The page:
TR Leaks to GN
GN received a leak earlier from a source in the industry that points toward information for Threadripper 3000. We received documentation intended for motherboard heatsink design for Threadripper 3000 and have learned a few things about support for Workstation and HEDT users. The core count and thread count were not revealed in the documentation we received, but the document, if it proves trustworthy, did claim 512KB of L2 cache per core, omitted L3 cache information, and claimed 4-channel DDR4 with ECC up to 3200MT/s. This unit was titled sTRX4 HEDT, while the sWRX8 workstation unit markets 8-channel DDR4 with ECC up to 3200MT/s.
|Leaked TR Data to GamersNexus
(data table re-arranged to protect source)
|sTRX4 HEDT||sWRX8 Workstation|
|Compute||TBD cores/threads||TBD cores/threads|
|512KB L2 Cache per core||512KB L2 Cache per core|
|TBD L3 Cache||TBD L3 Cache|
|Memory||4-channel DDR4, ECC 3200MT/s||8-channel DDR4, ECC 3200MT/s|
|UDIMM||UDIMM, RDIMM, LRDIMM|
|2 DIMMs/channel||1 DIMM/channel|
|256GB/channel capacity||256GB/channel capacity|
|OC support||No OC support|
|Integrated IO||64 lanes of PCI Express Gen4
16 switchable lanes with SATA
|96-128 lanes PCIe 4
32 switchable to SATA
|UART, USB, eSPI, SPI, LPC, I2C||UART, USB, eSPI, SPI, LPC, I2C|
AMD’s document notes that sTRX4 and sWRX8 are single-socket client platforms that use surface-mount LGA sockets supporting Family 17h models 30h to 3Fh, which seems to include some previous generation CPUs. The alleged document includes a note that sTRX4 should include 64 lanes of PCIe Gen4 with 16 lanes switchable for 16 lanes of SATA, while sWRX8 indicates 96-128 lanes of PCIe Gen4, allowing for 32 switchable lanes with SATA. As for overclocking support, sTRX4 is marked as “yes,” while sWRX8 is marked as “no.” It seems that sWRX8 is a budget version of Epyc.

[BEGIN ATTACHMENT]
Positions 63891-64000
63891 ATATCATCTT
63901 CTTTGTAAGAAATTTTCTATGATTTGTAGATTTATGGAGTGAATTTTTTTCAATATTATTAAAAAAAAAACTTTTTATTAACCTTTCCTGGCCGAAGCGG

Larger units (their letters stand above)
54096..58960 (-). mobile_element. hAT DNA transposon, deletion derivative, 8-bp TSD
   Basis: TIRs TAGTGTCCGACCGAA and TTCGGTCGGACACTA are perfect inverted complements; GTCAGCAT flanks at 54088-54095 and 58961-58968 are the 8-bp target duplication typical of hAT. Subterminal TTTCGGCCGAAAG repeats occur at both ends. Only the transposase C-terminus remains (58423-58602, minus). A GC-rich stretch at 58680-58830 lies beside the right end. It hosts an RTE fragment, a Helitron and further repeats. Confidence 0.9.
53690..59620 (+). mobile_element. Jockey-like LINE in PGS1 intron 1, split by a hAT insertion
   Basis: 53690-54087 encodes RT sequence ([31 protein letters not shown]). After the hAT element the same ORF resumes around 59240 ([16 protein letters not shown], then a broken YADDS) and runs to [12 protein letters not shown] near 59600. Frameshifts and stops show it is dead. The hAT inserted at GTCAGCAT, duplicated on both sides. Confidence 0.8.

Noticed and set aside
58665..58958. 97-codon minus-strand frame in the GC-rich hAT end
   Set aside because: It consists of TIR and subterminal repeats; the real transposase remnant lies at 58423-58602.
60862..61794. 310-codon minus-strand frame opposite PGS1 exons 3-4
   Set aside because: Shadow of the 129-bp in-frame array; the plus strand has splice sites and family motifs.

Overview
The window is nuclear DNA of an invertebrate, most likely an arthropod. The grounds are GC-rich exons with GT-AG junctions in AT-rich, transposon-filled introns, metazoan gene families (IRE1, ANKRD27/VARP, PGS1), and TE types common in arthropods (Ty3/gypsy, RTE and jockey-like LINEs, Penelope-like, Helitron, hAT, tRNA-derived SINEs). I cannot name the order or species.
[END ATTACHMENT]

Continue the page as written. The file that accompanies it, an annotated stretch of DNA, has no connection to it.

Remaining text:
|sTRX4/sWRX8 Thermal Requirements Leaked to GamersNexus|
|Group||TDP||Tambient||Tcase MAX||Tctl MAX||Thermal Resistance (C/W)|
The document also notes thermal design requirements, and states that the CPUs will have two infrastructure groups: A and B, with A for HEDT assuming a 32C ambient, and B for WS assuming a 42C ambient. Group A has a TDP presently noted as 280W, a Tcase max of 60 degrees Celsius, and a Tctl max of 100 degrees.
We also received voltage requirements and other information, but will require more time to crawl through the extensive documentation to better understand it. We’ll report back with more information in the next news video.
Separately, HWINFO page added TR 3000 “preliminary support.”
Intel’s Marketing Needs Work